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The Imperialist (New Canadian Library)

The Imperialist (New Canadian Library) Cover

 

Synopses & Reviews

Publisher Comments:

Sara Jeannette Duncan’s classic portrait of a turn-of-the-century Ontario town, The Imperialist captures the spirit of an emergent nation through the example of two young dreamers. Impassioned by “the Imperialist idea,” Lorne Murchison rests his bid for office on his vision of a rejuvenated British Empire. His sister Advena betrays a kindred attraction to the high-flown ideals in her love for an unworldly, and unavailable, young minister. Nimbly alternating between politics and romance, Duncan constructs a superbly ironic object-lesson in the Canadian virtue of compromise.

Sympathetic, humorous, and wonderfully detailed, The Imperialist is an astute analysis of the paradoxes of Canadian nationhood, as relevant today as when the novel was first published in 1904.

Synopsis:

Sara Jeannette Duncans classic portrait of a turn-of-the-century Ontario town, The Imperialist captures the spirit of an emergent nation through the example of two young dreamers. Impassioned by “the Imperialist idea,” Lorne Murchison rests his bid for office on his vision of a rejuvenated British Empire. His sister Advena betrays a kindred attraction to the high-flown ideals in her love for an unworldly, and unavailable, young minister. Nimbly alternating between politics and romance, Duncan constructs a superbly ironic object-lesson in the Canadian virtue of compromise.

Sympathetic, humorous, and wonderfully detailed, The Imperialist is an astute analysis of the paradoxes of Canadian nationhood, as relevant today as when the novel was first published in 1904.

Synopsis:

McClelland & Stewart's elegant New Canadian Library series acknowledges and celebrates Canada's glorious literary achievements. Original Afterwords and bibliographies by leading writers complete each book.<BR>-- Over 300 years of excellence in Canadian writing<BR>-- Over one million sold since 1990

About the Author

Sara Jeannette Duncan was born in Brantford, Ontario, in 1861. She attended the Toronto Normal School, then left teaching for a career in journalism. She worked as an editorial writer and book reviewer for the Washington Post, then wrote for the Toronto Globe under the name of “Garth Grafton,” and contributed a column to whose founder was Goldwin Smith. She was also parliamentary correspondent in Ottawa for the Montreal Star.

In 1888 Duncan set off on a round-the-world trip as correspondent for the New York World and the Montreal Star. In Calcutta she met her future husband, Everard Cotes, an Englishman serving there as curator of the Indian Museum. They married two years later. Duncan lived in India for twenty-five years, with extended stays abroad in London and frequent trips to Canada.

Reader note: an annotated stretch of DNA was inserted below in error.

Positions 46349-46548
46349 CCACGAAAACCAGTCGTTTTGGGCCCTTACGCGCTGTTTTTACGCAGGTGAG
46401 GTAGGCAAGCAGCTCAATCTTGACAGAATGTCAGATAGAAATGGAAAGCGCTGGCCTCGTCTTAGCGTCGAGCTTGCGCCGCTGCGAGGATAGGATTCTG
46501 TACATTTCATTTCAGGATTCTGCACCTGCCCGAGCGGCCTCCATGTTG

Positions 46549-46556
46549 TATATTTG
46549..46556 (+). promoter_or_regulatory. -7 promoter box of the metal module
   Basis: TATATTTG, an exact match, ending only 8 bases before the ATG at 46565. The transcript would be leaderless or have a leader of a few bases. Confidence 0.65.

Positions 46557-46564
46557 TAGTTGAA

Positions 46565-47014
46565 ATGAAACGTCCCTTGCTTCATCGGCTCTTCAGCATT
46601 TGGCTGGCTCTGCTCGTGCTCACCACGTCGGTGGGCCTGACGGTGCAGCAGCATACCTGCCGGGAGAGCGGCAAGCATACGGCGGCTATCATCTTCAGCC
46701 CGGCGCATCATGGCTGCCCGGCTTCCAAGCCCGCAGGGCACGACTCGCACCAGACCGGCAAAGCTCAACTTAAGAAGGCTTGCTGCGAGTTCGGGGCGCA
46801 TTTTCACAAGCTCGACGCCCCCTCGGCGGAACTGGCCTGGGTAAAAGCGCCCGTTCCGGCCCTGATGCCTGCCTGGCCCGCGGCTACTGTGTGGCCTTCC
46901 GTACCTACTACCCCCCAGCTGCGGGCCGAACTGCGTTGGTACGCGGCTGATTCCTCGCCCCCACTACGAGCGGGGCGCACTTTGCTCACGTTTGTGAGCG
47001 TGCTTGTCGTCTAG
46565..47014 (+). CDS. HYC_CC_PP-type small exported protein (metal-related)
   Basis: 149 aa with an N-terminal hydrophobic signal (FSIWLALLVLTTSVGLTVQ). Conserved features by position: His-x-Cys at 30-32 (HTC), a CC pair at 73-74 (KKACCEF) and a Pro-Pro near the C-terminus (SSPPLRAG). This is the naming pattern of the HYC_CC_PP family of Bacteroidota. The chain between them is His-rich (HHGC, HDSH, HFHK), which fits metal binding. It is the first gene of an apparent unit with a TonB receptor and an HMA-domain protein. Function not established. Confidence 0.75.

A prolific and popular writer of fiction, Duncan set nearly half of her novels in India. The Imperialist (1904), generally considered her finest, is her only novel set in Canada. During and after World War One she devoted much of her time to playwrighting.

In 1922 Duncan and her husband retired to England.

Sara Jeannette Duncan died in Ashtead, Surrey, England in 1922.

Product Details

ISBN:
9780771099786
Afterword:
Hospital, Janette Turner
Author:
Cotes, Everard
Author:
Duncan, Sara Jeanette
Author:
Duncan, Sara Jeannette
Author:
Hospital, Janette Turner
Publisher:
New Canadian Library
Location:
Toronto :
Subject:
General
Subject:
Literary
Subject:
Canada
Subject:
Social life and customs
Edition Description:
Mass market paperback
Series:
New Canadian Library
Series Volume:
May 22, 1939
Publication Date:
19900601
Binding:
Paperback
Grade Level:
General/trade
Language:
English
Illustrations:
Yes
Pages:
320
Dimensions:
6.93x4.25x.69 in. .36 lbs.

Related Subjects

The Imperialist (New Canadian Library)
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Product details 320 pages New Canadian Library - English 9780771099786 Reviews:
"Synopsis" by , Sara Jeannette Duncans classic portrait of a turn-of-the-century Ontario town, The Imperialist captures the spirit of an emergent nation through the example of two young dreamers. Impassioned by “the Imperialist idea,” Lorne Murchison rests his bid for office on his vision of a rejuvenated British Empire. His sister Advena betrays a kindred attraction to the high-flown ideals in her love for an unworldly, and unavailable, young minister. Nimbly alternating between politics and romance, Duncan constructs a superbly ironic object-lesson in the Canadian virtue of compromise.

Sympathetic, humorous, and wonderfully detailed, The Imperialist is an astute analysis of the paradoxes of Canadian nationhood, as relevant today as when the novel was first published in 1904.

"Synopsis" by , McClelland & Stewart's elegant New Canadian Library series acknowledges and celebrates Canada's glorious literary achievements. Original Afterwords and bibliographies by leading writers complete each book.<BR>-- Over 300 years of excellence in Canadian writing<BR>-- Over one million sold since 1990
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